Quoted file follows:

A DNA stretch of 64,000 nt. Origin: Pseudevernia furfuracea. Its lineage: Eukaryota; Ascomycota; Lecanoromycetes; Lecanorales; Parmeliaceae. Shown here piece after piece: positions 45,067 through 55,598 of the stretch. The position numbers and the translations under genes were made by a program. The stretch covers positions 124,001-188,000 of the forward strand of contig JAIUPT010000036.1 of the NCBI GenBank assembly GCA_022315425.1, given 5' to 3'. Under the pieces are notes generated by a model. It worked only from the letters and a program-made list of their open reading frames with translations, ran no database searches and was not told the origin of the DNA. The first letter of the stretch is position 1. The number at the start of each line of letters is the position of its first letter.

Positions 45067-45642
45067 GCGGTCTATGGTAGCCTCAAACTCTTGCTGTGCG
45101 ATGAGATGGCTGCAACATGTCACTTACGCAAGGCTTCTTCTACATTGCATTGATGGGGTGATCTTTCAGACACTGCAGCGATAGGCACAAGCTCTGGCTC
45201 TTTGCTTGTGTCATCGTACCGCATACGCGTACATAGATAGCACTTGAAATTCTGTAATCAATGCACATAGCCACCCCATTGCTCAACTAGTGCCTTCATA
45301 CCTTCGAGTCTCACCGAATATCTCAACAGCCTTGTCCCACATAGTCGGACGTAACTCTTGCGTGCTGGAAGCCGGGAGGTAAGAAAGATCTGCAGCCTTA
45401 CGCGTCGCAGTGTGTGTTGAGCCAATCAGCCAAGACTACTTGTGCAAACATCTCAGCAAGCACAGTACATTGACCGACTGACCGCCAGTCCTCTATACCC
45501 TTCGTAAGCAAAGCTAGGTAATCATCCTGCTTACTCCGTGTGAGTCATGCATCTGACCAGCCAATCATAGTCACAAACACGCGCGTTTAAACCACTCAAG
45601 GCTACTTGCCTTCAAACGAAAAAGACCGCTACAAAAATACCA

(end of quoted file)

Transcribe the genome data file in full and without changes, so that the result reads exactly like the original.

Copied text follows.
A DNA stretch of 64,000 nt. Origin: Pseudevernia furfuracea. Its lineage: Eukaryota; Ascomycota; Lecanoromycetes; Lecanorales; Parmeliaceae. Shown here piece after piece: positions 45,067 through 55,598 of the stretch. The position numbers and the translations under genes were made by a program. The stretch covers positions 124,001-188,000 of the forward strand of contig JAIUPT010000036.1 of the NCBI GenBank assembly GCA_022315425.1, given 5' to 3'. Under the pieces are notes generated by a model. It worked only from the letters and a program-made list of their open reading frames with translations, ran no database searches and was not told the origin of the DNA. The first letter of the stretch is position 1. The number at the start of each line of letters is the position of its first letter.

Positions 45067-45642
45067 GCGGTCTATGGTAGCCTCAAACTCTTGCTGTGCG
45101 ATGAGATGGCTGCAACATGTCACTTACGCAAGGCTTCTTCTACATTGCATTGATGGGGTGATCTTTCAGACACTGCAGCGATAGGCACAAGCTCTGGCTC
45201 TTTGCTTGTGTCATCGTACCGCATACGCGTACATAGATAGCACTTGAAATTCTGTAATCAATGCACATAGCCACCCCATTGCTCAACTAGTGCCTTCATA
45301 CCTTCGAGTCTCACCGAATATCTCAACAGCCTTGTCCCACATAGTCGGACGTAACTCTTGCGTGCTGGAAGCCGGGAGGTAAGAAAGATCTGCAGCCTTA
45401 CGCGTCGCAGTGTGTGTTGAGCCAATCAGCCAAGACTACTTGTGCAAACATCTCAGCAAGCACAGTACATTGACCGACTGACCGCCAGTCCTCTATACCC
45501 TTCGTAAGCAAAGCTAGGTAATCATCCTGCTTACTCCGTGTGAGTCATGCATCTGACCAGCCAATCATAGTCACAAACACGCGCGTTTAAACCACTCAAG
45601 GCTACTTGCCTTCAAACGAAAAAGACCGCTACAAAAATACCA